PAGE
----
Notwithstanding Defendants' stated consent to this Court's venue (i.e., the "federal court of general jurisdiction nearest to Troy, Michigan"), Defendants maintain that Plaintiffs' filing suit in this Court is tantamount to "requiring litigation to be conducted outside Minnesota," thus violating the second part of Section 7 as well as Minnesota law, specifically Section 80C.21 of the Minnesota Franchise Act and Minnesota Rule 2860.4400(J).

First, there is nothing in the contractual language limiting Defendants' selection of a Minnesota court as a forum should they, as Franchisors, choose to file suit. See Ramada Worldwide, Incl. v. Grand Rios Investments, LLC, 2013 WL 5773085 at * 3 (D.N.J. Oct. 23, 2013) (construing a substantially similar Minnesota franchise agreement provision in denying defendant's motion for change of venue and finding that "[t]he Franchise Agreement does not contain any language indicating that Grand Rios or the other defendants waived any right to file suit in Minnesota." Id.)

Second, there is nothing in the contractual language or in the referenced Minnesota statutes or rule precluding parties to a franchise agreement from agreeing to a forum selection.

Section 80C.21 of the Minnesota Franchise Act states:

Any condition, stipulation or provision, including any choice of law provision, purporting to bind any person who, at the time of acquiring a franchise is a resident of this state, or, in the case of a partnership or corporation, organized or incorporated under the laws of this state, or purporting to bind a person acquiring any franchise to be operated in this state to waive compliance or which has the effect of waiving compliance with any provision of sections 80C.01 to 80C.22 or any rule or order thereunder is void.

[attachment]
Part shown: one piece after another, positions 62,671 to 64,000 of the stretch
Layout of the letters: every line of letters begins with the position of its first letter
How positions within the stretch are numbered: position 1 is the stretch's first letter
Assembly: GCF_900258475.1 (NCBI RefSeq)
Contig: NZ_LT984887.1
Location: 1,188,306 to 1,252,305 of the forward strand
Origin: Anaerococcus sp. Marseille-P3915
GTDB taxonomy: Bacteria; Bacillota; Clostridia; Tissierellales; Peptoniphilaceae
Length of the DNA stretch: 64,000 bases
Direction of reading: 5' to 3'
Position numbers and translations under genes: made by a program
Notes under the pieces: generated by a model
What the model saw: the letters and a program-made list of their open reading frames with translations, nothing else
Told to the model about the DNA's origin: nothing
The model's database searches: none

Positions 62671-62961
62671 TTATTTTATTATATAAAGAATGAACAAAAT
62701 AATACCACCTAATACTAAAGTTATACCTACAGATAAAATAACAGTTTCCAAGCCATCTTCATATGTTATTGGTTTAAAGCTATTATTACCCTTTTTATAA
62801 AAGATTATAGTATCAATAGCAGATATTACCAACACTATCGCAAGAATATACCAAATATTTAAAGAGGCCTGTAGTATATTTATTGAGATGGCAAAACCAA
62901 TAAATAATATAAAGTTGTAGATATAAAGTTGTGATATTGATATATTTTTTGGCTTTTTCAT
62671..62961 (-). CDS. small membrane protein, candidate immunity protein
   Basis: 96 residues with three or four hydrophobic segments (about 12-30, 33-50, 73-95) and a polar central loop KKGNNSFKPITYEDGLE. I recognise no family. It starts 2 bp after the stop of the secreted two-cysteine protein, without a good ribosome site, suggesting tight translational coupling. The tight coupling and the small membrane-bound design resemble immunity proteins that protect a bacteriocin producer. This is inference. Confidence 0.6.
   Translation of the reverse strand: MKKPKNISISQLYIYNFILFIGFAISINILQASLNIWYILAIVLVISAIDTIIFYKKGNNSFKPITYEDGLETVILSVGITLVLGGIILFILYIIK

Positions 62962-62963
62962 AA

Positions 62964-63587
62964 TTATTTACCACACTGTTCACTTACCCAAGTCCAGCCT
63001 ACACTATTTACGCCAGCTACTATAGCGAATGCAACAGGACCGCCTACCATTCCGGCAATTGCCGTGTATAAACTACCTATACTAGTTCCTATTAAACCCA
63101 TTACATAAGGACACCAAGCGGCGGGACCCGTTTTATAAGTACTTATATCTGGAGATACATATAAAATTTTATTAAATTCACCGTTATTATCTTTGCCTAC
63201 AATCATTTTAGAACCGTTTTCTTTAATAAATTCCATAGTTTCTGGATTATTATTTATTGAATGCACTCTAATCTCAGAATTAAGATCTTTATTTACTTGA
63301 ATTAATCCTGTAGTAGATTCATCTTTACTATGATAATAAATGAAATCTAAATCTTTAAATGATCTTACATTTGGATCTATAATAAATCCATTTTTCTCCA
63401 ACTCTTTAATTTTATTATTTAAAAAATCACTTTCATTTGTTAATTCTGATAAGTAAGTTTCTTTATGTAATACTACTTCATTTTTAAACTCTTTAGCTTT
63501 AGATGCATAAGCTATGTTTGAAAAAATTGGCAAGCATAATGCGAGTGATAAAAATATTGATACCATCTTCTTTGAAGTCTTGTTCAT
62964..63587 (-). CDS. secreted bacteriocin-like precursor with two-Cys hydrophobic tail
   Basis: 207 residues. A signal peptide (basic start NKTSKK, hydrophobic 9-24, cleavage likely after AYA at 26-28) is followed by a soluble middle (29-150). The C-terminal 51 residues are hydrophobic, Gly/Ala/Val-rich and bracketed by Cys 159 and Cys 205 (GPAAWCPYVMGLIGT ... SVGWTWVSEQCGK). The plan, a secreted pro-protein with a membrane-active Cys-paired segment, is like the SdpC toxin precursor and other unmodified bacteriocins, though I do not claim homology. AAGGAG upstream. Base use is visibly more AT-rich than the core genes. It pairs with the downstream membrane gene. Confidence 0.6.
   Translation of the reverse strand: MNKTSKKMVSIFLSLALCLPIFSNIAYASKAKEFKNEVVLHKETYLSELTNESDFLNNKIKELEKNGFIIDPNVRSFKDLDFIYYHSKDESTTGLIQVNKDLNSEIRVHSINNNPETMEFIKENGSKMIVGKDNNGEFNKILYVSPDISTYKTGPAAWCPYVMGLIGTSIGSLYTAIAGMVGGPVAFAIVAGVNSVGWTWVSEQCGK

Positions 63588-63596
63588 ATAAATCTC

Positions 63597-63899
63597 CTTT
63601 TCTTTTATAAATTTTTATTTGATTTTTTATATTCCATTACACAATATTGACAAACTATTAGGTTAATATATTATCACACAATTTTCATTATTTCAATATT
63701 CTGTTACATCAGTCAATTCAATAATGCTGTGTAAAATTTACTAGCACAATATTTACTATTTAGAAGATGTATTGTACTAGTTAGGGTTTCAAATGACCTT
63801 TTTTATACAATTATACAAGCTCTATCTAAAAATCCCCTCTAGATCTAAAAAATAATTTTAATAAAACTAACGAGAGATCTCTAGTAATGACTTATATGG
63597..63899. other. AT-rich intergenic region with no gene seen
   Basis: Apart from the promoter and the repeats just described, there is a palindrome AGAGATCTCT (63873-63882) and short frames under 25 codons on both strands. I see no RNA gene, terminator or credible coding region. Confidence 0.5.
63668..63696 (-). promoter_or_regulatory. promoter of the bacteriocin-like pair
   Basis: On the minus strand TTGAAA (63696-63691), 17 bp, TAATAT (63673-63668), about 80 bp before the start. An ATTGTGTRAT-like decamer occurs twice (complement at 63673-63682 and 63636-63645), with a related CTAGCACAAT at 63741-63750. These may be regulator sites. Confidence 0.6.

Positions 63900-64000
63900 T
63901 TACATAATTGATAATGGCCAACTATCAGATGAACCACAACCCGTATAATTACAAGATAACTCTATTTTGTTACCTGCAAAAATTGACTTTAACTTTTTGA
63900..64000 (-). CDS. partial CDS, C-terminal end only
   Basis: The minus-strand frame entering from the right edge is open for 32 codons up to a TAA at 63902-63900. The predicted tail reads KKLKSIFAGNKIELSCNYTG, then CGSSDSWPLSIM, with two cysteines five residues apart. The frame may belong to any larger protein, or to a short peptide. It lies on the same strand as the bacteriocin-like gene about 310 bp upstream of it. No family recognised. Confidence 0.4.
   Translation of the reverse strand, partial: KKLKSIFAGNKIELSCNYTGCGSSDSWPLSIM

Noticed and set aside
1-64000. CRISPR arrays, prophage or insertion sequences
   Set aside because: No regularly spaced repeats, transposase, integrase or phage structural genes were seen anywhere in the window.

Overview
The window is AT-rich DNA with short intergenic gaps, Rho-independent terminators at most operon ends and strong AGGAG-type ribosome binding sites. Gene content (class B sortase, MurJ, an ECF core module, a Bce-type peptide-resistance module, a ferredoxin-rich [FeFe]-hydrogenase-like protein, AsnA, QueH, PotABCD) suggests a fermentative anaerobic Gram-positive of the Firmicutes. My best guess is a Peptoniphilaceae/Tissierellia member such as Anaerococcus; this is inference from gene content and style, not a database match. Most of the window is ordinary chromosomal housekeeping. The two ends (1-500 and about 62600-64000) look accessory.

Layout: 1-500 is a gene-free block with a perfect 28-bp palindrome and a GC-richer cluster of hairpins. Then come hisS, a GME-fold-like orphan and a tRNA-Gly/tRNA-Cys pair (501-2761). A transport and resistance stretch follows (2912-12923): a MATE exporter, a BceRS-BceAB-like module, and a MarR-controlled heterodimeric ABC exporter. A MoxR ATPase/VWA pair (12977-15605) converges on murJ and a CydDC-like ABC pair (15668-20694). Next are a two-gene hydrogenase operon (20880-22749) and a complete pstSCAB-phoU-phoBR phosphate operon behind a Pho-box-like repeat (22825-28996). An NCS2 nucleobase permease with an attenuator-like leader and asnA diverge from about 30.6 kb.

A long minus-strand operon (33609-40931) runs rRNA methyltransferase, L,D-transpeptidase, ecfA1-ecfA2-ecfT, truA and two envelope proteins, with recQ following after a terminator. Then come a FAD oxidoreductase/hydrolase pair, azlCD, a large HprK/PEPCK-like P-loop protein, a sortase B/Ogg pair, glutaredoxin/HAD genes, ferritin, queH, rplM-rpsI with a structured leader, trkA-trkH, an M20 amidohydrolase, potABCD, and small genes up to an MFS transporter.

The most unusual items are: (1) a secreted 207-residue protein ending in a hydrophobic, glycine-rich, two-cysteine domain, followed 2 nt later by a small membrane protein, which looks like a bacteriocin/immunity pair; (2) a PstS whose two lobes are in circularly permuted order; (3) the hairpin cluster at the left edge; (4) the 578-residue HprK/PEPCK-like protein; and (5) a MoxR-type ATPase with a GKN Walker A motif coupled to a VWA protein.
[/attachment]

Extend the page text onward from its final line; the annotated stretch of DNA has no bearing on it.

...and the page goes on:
Minn. Stat. § 80C.21.

Defendants contend that the "anti-waiver" language in § 80C.21 precludes a franchisor from having to litigate in a non-Minnesota forum. Defendants read too much into this statutory provision. "A plain reading of the statute's language indicates that the rule is designed to prohibit waiver of the protections afforded to franchisees under the statute." Ramada Worldwide, supra, 2013 WL 5773085 at *3. See also Long John Silvers, Inc. v. Nickleson, 923 F. Supp. 2d 1004, 1010 (W.D. Ky. 2013) ("The MFA's anti-waiver provision simply operates to prohibit the franchising contract from abrogating or contradicting rights afforded to Minnesota franchisees under the MFA.") Cf., Hoodz Intern., LLC v. Toschiaddi, 2012 WL 883912 (E.D. Mich. Mar. 14, 2012) (construing similar anti-waiver provision in California Franchise Relations Act and holding that that section of the CFRA "does not guarantee franchisees that they will litigate disputes in California; it merely ensures they will have the opportunity to do so." Id. at * 5 (quoting Big O Tires, LLC v. Felix Bros, Inc., 724 F. Supp. 2d 1107, 1114 (D. Colo. 2010)).